3. Decide to really be "gone." Being "gone" means that, barring an emergency, you completely remove yourself from the situation of being at your loved one's beck and call. Making the decision to relax and truly be gone may be even more difficult for a caregiver than agreeing that you matter as much as your loved one does. Laverty attributes the trickiness of this endeavor to the fact that a caregiver's mind is constantly in "fix-it" mode. When you're taking care of an elderly loved one, it can be hard to accept that you often can't "fix" what's causing them pain. What you can do is help make them happier, healthier, and more comfortable. "When you stop trying to fix everything, it gets so much easier to relax," says Laverty.
  4. When you have the time, do something you enjoy. The key to successful relaxation, according to Laverty, is doing things that bring joy back into your life. This will mean different things for different people. For some it might be taking a hike with a good friend. For others, it could be getting a manicure, or a massage. "When you're engaging in joyful activities for yourself, it's hard to stay stuck in the ‘What if's,' " Laverty says.

Learning how to let go and unwind will likely be a difficult process for most caregivers.

Laverty cautions caregivers that being alone with your thoughts may not be a pleasant experience, at first. Ugly, scary emotions are likely to surface, but they have to in order to find peace. She suggests therapy, journaling, and meditation as a few ways to help a caregiver cope with these difficult feelings.

Ultimately, true relaxation is about discovering how to connect with (and love), yourself—warts and all. "Caregivers need to learn how to be easier on themselves. You don't have to be perfect," Laverty says.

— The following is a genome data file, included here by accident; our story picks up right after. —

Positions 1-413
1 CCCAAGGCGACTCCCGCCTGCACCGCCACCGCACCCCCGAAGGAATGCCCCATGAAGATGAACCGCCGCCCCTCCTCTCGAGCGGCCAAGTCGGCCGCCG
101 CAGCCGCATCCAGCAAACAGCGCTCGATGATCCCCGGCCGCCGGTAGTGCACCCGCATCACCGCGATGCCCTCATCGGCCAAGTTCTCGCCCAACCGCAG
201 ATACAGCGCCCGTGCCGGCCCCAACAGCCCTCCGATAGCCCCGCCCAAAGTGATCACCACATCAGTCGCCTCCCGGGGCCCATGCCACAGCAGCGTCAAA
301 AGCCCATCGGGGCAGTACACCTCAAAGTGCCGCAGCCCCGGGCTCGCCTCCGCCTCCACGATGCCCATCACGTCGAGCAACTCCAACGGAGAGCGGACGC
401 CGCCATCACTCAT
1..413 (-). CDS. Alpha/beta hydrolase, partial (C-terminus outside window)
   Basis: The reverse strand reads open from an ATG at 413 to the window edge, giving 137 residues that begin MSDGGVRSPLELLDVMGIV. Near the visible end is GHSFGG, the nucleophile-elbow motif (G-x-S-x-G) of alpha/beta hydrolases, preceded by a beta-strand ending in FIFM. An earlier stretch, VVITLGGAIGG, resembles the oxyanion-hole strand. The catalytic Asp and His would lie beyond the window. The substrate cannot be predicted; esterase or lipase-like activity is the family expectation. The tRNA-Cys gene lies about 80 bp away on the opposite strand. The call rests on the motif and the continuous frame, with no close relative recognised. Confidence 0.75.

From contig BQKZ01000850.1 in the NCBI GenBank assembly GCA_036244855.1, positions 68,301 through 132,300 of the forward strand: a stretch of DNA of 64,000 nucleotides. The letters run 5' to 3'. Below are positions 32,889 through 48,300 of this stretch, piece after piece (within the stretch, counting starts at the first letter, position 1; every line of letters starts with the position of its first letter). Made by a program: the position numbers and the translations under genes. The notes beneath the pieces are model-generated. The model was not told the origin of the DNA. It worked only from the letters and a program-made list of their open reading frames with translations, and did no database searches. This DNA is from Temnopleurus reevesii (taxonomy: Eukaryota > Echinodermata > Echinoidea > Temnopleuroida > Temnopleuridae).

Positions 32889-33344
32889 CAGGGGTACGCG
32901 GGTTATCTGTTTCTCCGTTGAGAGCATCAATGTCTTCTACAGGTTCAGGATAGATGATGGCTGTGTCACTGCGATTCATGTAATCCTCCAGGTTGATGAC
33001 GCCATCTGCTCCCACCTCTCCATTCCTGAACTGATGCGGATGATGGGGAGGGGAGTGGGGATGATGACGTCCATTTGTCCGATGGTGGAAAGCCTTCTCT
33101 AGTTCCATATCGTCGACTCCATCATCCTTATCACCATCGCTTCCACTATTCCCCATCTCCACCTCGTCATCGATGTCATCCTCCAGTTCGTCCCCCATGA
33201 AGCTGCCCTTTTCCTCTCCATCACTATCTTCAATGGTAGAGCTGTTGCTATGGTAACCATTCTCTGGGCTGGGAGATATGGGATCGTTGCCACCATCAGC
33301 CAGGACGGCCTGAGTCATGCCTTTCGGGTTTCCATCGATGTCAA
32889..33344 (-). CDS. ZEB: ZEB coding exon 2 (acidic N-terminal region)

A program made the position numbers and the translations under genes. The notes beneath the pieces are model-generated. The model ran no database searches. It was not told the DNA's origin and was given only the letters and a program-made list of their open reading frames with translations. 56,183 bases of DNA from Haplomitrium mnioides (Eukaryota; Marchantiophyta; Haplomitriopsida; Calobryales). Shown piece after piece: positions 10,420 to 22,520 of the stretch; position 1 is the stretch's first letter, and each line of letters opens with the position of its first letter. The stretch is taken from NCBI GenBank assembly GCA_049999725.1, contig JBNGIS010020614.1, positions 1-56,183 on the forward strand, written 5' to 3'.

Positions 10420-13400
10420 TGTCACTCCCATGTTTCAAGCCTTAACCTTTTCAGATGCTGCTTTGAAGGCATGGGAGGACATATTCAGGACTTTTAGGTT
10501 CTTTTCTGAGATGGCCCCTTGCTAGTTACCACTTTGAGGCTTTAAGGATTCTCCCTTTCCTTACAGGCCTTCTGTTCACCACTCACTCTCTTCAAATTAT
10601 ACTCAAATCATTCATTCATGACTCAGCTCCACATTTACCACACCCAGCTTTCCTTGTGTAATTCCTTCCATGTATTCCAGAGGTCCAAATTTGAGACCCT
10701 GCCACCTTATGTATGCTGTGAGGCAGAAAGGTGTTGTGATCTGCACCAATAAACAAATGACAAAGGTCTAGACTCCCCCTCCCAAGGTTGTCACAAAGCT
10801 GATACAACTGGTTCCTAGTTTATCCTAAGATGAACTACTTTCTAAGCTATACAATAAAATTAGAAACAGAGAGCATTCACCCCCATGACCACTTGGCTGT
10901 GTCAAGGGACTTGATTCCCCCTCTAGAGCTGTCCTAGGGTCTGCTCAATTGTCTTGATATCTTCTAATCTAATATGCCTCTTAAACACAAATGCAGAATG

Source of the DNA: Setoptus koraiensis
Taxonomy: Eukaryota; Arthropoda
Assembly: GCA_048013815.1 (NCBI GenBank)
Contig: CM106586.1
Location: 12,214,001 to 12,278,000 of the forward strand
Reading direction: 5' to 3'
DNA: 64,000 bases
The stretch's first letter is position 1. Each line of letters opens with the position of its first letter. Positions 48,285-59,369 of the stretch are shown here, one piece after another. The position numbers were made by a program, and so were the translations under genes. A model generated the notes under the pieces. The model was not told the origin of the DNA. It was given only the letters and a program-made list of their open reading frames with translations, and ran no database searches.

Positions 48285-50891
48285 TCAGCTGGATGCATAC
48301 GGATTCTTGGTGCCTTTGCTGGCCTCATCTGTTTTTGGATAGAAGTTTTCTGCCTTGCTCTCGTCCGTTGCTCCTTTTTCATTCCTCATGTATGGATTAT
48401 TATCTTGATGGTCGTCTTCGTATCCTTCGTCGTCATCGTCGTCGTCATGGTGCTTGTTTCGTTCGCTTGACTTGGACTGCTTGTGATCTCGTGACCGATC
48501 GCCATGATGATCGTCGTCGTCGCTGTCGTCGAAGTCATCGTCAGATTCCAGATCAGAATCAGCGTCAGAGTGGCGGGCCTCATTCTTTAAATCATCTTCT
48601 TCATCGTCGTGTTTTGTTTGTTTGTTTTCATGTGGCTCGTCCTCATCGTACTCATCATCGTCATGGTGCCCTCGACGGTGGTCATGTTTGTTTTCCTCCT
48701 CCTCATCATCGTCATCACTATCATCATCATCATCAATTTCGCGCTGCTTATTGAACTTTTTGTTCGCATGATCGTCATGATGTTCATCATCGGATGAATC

If you find that your caregiver guilt is provoked by this notion, Laverty recommends quelling it by asking yourself this question:

Why are you more into caregiving than you are into having joy, peace, and serenity?

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18 Comments

What? Me Time? You mean sleep? I used to pass out sitting straight up and wake to Mom having roamed and done weird things during the night. Found her on the floor in the corner a couple of mornings, and also having hosted a half-dozen imaginary children to breakfast in the middle of the night when I awoke. Don't finger wag at me about give up control. Sure there are other descendants, who refuse to be involved, even to visit and pass ten minutes with Mom. This is the reality. That and the police coming to inspect my treatment of my mother when she escaped the house while I was took three minutes to go to the bathroom.
You ask, "Why are you more into caregiving than you are into having joy, peace, and serenity? " Because that is what I've always had to do since I was a child, oldest of 5 siblings and from a divorced situation. I'm not good enough if I'm not busy when other people are around. When married to my first husband, I'd relax while he was at work. But, I always was doing some kind of work when he got home. Plus had 4 stepsons. Remarried with wonderful hubby. He's retired & home all the time. 20 years older than me and with dementia, I can't do any reading or crocheting because he is interrupting me with thoughts or questions. Lots of times the only way I can answer a question is to get up and show him. He REALLY is a sweetheart and tries. Family helps; but have their own agendas. Hiring caregivers starting Monday for two days a week. Will definitely get away. Have Lifeline for falls also so being constantly in touch is not a problem. Thank you for letting me have my say. So, back to the initial question? If I don't take care of someone, I'm not doing what is what I have been taught & learned in life. I'm 72.
Unwind? One would think that now that my Dad has full-time caregivers at his house and Mom is now in long-term-care that I can unwind. NOT.

I am still too physically and emotionally exhausted, I swear seniors should not be caring for older seniors. My parents are in their mid to late 90's, so that means I am no spring chicken myself.... heck I have my own age decline happening !!

Yes, all the "what ifs"? The list is huge. If only my parents would have planned better for this decade of their life.